What is Pathological Waste?
Pathological waste is a subcategory of biohazardous waste which typically originates from surgical procedures or research that involves removal of organs, tissues or body parts. It can be human or animal. For the purpose of proper classification and disposal, teeth, hair and nails are not considered pathological waste in Maryland. Check with your state’s health authorities or with your medical waste disposal vendor if you need help determining what is and what isn’t pathological waste.
Pathological waste is a very common type of waste generated by numerous healthcare and medical research and testing facilities. And due to its unique qualities and challenges, it calls for different collection and disposal procedures than your typical red-bag waste.
Types of Pathological Waste
- Amputated tissues, organs and body parts
- Tissue samples collected for analysis
- Animal tissues, organs, body parts or carcasses used in research
- Surgical specimens.
- Bodily fluids removed during surgery or autopsy.
Pathological Waste Collection
Pathological waste should be separated from the rest of the red-bag regulated medical waste. It possesses a few qualities that may warrant different disposal procedures. Consider this when developing your facility’s guidelines for pathological waste collection and disposal:
- Pathological waste, specifically anatomical waste such as organs, can be saturated or filled with bodily fluids. Special measures, such as double-bagging or use of absorbents, may need to be taken to prevent leakage.
- Pathological waste has to be refrigerated in order to slow down decomposition and prevent odors. It’s best to have it picked up promptly.
- Some pathological waste may be hazardous if it was in contact with hazardous chemicals such as chemotherapy drugs. It may also be infectious or potentially infectious. In either case, it should be labeled accordingly.
Pathological Waste Treatment
There are some approaches to the treatment of pathological waste. Some are as follows:
Just as waste food can be composted, so can pathological waste, although some people may object to treating human tissue that way. Small backyard composters operate at ambient temperatures. Large compost piles that accept material from commercial sites and entire neighborhoods are generally more efficient and operate at higher temperatures (140 degrees F or so). Sometimes worms are put in the mix in a process called vermicomposting.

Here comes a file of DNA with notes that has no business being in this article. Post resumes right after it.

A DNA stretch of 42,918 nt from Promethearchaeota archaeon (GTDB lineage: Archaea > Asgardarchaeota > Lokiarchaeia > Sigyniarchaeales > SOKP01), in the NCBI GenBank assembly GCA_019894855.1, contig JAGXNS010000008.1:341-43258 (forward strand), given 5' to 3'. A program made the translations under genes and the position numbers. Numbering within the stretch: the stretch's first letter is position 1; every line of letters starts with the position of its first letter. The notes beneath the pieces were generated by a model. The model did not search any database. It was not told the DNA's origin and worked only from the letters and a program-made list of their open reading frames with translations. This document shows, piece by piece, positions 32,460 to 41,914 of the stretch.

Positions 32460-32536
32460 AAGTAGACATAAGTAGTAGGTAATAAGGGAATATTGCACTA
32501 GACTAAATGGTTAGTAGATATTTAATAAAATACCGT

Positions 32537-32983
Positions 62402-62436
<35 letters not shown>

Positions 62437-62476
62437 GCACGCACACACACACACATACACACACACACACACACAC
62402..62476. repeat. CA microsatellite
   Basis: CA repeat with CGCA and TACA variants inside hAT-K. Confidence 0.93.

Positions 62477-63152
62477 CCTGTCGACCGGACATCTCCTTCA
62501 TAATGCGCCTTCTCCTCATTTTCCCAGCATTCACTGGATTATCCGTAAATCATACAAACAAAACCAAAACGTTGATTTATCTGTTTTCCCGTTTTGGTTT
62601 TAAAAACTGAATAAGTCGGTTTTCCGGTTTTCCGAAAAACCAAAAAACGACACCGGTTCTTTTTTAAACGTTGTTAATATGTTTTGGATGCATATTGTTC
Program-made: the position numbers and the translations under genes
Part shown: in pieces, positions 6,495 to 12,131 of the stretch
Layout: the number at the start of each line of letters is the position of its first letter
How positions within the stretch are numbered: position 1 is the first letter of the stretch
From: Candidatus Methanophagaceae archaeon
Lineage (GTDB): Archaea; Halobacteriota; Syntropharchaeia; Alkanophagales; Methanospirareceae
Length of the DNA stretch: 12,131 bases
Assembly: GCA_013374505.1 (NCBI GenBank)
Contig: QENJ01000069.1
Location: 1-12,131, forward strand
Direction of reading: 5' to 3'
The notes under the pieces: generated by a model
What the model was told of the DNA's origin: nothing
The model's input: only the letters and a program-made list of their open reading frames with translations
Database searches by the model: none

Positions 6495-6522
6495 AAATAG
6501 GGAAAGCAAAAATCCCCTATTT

Pathological waste is not usually put in composters, with the exception of placentas. Human psychological considerations prevent human body parts from being composted.
Irradiation treatment exposes waste to electron beams, cobalt-60 or ultraviolet sources. The pathogen destruction efficacy depends on the radiation dose absorbed by the waste. Electron beams can penetrate waste bags, thereby eliminating the need for a mechanical shredding before treatment.
Ultraviolet radiation (wavelength 210 nm to 328 nm) can destroy airborne microorganisms. It is sometimes used as part of the overall treatment system, but it is rarely a main treatment unit. Unlike electron beams, UV radiation is not able to penetrate closed waste bags.
When waste management engineers incorporate irradiation into their process, they usually have to install personnel protective shielding.
- Chemical processes:
Chemical treatment methods use disinfectants such as dissolved chlorine dioxide, bleach (sodium hypochlorite), peracetic acid, lime solution, or dry inorganic chemicals (e.g. calcium oxide).
In liquid systems, the waste may go through a dewatering section to remove and recycle the disinfectant. Besides chemical disinfectants, there are also encapsulating compounds that can solidify sharps, blood or other body fluids within a solid matrix before disposal. If done correctly, this process reduces the possibility of future leaching of hazardous materials into groundwater.
Some systems uses heated sodium hydroxide solution or calcium oxide/lime slurries to digest this waste in heated stainless-steel tanks. After the digestion/treatment, the waste is no longer recognizable as of human origin, and typically has little or no microbial activity. Further treatment (such as encapsulation or incineration) is required before final disposal.
Pathological Waste Disposal
Technically, this waste falls under the umbrella of regulated medical waste. Within that category, there are two primary means of waste disposal. Depending on the type of waste, that can involve medical waste autoclaves, or it can involve a medical waste incinerator.
One of the most common medical waste steams treated through the autoclave process is anything contaminated with blood or other potentially infectious material. This type of waste is largely known as red bag medical waste.
Anything deemed pathological, however, is not suitable for the autoclave machine. Rather, this type of waste must go through medical incineration—a much hotter treatment that essentially reduces the contents to dust or ash. (On the other hand, autoclaving is merely a sterilization process. The products themselves are not reduced down in this way.)